• Eye of the Beholder has a handful of locks that you can pick, but only on the second level; and if you happen not to have a rogue in your party, the game adds extra keys so that you don't need to pick them.
  • Dark Souls might be very Metroidvania like in level and world design, but it doesn't have the permanent power ups instead using lots of keys, lots of doors, and lots of doors that can only be opened from one side (Albeit they are permanently opening). The Master Key is the only starting gift worth using as a result of this.
  • Mass Effect series frequently features doors that are locked, but usually without keys. Some doors have Plot Locks, while others are opened with Shepard's hacking skills.
  • A Very Long Rope to the Top of the Sky: The Four Winds Fortress has four locked doors, one for each Bandit of a Wind, whose key is dropped upon their defeat by combat. Darius, the Bandit of the West Wind, drops the Old Key to get into the Old Avishun Tower to defeat him again to drop his key to his section of the Four Winds Fortress.
  • In Miitopia, the Miis can encounter these in the overworld. These doors require specific key items to open. In the post-game, they can still run into these in quests (these require single-use keys found inside particular treasure chests), though depending on the dungeon's layout, a door there can either bemandatory to be open to proceed to the dungeon's end or entirely optional.
  • Dubloon features a few gates that can be opened only by dragging Interchangeable Antimatter Keys on them. Another example is a gate blocking the way to Atlan Island dungeon; opening it requires a pair of fangs, each taken from two sea serpents.
  • Live A Live: The Trial of Keys, Oboromaru's personal dungeon is all about this. It's a underground labyrinth full of locked doors that can only be open with the keys dropped by an enemy that only appears if the ninja is in the party. The objective is to acquire 4 special keys named after The Four Gods that will unlock the path to the Murasama blade, Oboromaru's ultimate weapon.

    Simulation Game 
  • In FTL: Faster Than Light, upgraded door system adds an IFF system which prevents hostile boarders from getting through doors without shooting them while still allowing friendlies to freely waltz through. Hacking a system reverses said IFF system for all doors leading to the system's room, allowing boarders to pass freely while the crew struggles with entering or leaving (this lock stays only as long as the hacking system is active). Hacking a door system allows for temporary reversal of IFF for all doors on the ship.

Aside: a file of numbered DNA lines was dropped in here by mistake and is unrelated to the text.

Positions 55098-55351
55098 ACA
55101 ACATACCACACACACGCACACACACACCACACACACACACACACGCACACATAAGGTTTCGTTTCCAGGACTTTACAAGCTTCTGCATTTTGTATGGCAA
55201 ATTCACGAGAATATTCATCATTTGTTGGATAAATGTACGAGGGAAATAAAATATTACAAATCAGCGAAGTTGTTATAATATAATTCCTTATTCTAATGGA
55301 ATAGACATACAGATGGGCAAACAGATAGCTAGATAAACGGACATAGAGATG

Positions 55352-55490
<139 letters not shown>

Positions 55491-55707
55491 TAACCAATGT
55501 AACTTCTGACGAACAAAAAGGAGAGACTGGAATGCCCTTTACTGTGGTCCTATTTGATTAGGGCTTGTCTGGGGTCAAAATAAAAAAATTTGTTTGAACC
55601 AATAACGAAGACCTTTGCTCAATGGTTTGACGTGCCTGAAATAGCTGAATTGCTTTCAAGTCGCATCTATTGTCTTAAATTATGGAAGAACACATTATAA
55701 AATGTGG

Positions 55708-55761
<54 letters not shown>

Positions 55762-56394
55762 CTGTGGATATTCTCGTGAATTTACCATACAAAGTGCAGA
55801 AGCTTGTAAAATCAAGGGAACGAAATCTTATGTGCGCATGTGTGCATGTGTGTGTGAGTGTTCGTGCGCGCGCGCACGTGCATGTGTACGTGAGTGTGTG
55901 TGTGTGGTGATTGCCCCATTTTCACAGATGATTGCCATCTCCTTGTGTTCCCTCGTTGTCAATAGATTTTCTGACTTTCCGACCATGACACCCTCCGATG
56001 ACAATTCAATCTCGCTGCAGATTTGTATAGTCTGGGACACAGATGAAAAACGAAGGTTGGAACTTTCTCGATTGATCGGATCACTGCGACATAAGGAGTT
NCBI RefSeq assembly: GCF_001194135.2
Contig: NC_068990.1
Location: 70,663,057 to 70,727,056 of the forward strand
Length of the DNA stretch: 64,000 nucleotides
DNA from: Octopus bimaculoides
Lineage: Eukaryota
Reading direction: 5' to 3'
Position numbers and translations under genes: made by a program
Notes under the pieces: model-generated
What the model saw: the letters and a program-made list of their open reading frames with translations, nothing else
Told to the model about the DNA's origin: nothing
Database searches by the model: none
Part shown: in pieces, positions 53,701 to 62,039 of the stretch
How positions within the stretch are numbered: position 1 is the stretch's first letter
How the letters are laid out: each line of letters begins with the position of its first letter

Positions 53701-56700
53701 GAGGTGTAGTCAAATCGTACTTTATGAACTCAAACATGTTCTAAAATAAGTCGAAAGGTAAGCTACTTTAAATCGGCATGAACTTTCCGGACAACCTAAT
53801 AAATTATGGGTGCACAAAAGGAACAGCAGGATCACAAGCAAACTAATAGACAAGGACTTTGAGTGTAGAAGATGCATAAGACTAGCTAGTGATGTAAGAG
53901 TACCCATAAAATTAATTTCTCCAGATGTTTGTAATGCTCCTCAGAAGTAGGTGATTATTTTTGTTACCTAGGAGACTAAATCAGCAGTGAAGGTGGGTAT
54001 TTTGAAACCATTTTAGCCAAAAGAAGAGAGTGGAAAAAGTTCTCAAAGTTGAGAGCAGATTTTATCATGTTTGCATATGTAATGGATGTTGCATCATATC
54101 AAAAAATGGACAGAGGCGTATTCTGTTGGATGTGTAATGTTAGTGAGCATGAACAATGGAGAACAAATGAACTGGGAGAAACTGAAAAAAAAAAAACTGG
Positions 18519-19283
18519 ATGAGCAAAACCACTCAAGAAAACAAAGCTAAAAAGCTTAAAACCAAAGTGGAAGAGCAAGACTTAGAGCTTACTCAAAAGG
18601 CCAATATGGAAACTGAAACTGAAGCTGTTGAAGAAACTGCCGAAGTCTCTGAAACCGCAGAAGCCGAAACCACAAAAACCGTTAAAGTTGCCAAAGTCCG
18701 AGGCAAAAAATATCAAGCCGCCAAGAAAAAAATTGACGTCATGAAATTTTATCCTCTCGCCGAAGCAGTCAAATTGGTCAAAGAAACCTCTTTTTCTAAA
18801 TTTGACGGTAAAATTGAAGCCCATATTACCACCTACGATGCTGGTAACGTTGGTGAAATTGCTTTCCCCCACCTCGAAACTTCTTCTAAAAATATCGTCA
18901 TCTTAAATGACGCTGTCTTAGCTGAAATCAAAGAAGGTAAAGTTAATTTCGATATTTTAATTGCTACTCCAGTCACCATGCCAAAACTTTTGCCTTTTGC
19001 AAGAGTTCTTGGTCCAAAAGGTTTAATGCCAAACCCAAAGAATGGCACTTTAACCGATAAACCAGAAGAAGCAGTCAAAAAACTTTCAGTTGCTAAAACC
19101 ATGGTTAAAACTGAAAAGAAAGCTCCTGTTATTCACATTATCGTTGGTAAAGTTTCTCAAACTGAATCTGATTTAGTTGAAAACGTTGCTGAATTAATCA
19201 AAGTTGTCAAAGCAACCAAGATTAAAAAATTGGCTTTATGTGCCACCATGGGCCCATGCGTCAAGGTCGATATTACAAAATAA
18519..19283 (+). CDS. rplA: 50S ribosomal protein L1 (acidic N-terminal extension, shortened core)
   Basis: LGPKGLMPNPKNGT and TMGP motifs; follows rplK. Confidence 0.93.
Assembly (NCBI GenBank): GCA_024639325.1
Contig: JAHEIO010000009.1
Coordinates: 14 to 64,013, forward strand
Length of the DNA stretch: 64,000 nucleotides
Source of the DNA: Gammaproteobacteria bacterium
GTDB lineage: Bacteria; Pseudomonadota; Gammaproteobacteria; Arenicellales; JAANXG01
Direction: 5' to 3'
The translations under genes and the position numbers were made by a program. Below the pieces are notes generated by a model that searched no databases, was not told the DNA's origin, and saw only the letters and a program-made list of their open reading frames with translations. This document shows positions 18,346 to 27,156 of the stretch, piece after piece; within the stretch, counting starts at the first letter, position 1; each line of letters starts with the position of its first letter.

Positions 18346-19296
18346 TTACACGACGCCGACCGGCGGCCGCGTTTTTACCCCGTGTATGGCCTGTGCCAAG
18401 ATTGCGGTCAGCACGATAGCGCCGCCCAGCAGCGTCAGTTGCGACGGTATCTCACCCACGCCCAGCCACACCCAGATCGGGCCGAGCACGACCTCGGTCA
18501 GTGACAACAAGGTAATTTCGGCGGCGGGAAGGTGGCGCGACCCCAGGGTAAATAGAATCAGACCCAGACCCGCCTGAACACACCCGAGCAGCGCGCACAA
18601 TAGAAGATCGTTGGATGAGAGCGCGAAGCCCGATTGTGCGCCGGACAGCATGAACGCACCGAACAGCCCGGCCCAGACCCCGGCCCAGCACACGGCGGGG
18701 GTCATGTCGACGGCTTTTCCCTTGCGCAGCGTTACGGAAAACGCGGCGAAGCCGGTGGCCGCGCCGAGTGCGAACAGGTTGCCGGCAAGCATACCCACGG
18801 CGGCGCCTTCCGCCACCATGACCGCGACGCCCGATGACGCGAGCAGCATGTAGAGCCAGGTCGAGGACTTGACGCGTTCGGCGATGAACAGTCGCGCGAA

Stealth Based Game 
  • Metal Gear Solid 3: Snake Eater has a tricky door. Just remember to disguise yourself as a scientist before attempting it. Or hide.
  • In Splinter Cell, while many locks can be picked or forced, there are some doors which won't open because they are "jammed".

    Survival Horror 
  • The Resident Evil series is infamous for having maze-like layouts in every building imaginable, usually locked in surprisingly archaic fashion.
    • Resident Evil has doors that Jill, the Master of Unlocking, can open with her lockpick, but every other door requires a unique key since her lockpick apparently doesn't work on those types of doors. The novel handwaves it by stating the special locks are too complex for Jill to use her lockpick on. Jill can also pick open locked desks with ease while Chris is forced to find small keys to open the same drawers. The locked desk concept is also carried over to Resident Evil 2. There, the locked door phenomenon is explained as a fad by the city developers for crazy games.
    • Resident Evil 4: Padlocks can be removed with a swing of the knife and most fences can be jumped over, an exception being a certain Insurmountable Waist-Height Fence with a Locked Gate.
    • Averted in Outbreak, as some locked doors can be broken open after taking a good enough beating.
  • In Silent Hill, if a door is "locked", it can eventually be opened, if the lock is "jammed" or "broken", it's permanently locked.

    Third Person Shooter 
  • In Crusader: No Remorse, all but the most heavily-armored blast-doors can be bypassed by applying enough high explosives. Doing so will, however, set off an alarm and send waves of foes your way - not to mention that you may well miss other important or useful things in the areas you thus bypass. But it's undeniably realistic.
  • Since Red Faction allows you to destroy the walls, if you see a locked door, you can just blow a hole around the door and bypass it. In one scene, you are instructed to do so, but if you have trouble getting past it, The Mole will unlock the door for you. In practice the big complaint levelled at the game was that so many doors, floors, and office cubicles were made of magic stuff that's immune to your earth-shaking rocket launchers, to ensure that the player couldn't break the key-fetch procedure or run away from a boss fight.
  • In MDK, instead of flimsy locked doors that can't be blown open, even though you're armed with nuclear weapons, you'll find twenty-foot-tall, two-foot-thick steel monstrosities that can ONLY be opened with nuclear weapons.
  • Doors in Jet Force Gemini are usually locked in one of the following three ways: By the life force of all the Drones and Airborne Squadrons that have to be dispatched beforehand, by requiring a key (in this case, a colored electronic card that matches the color of the seal that acts like the door's lock), or by requiring a specific item that is exclusive in access and use to one of the playable characters (a crowbar so Juno can enter the trap doors, a traditional key so Vela can open the door that leads to a mine in Rith Essa, a pair of goggles so Lupus can open a door that leads to a very dark room, or simply the presence of Floyd so he can allow the current character to open a door leading to a minigame dedicated to Floyd himself).

    Turn-Based RPG 
  • In Shining Force II:
    • Try to enter any house in Ribble besides the northernmost one. Any one at all. The citizens will not be milling about until you enter the mayor's house and go through the little cutscene. This is also the only way to open the church and shops, as well as get a new Force Member.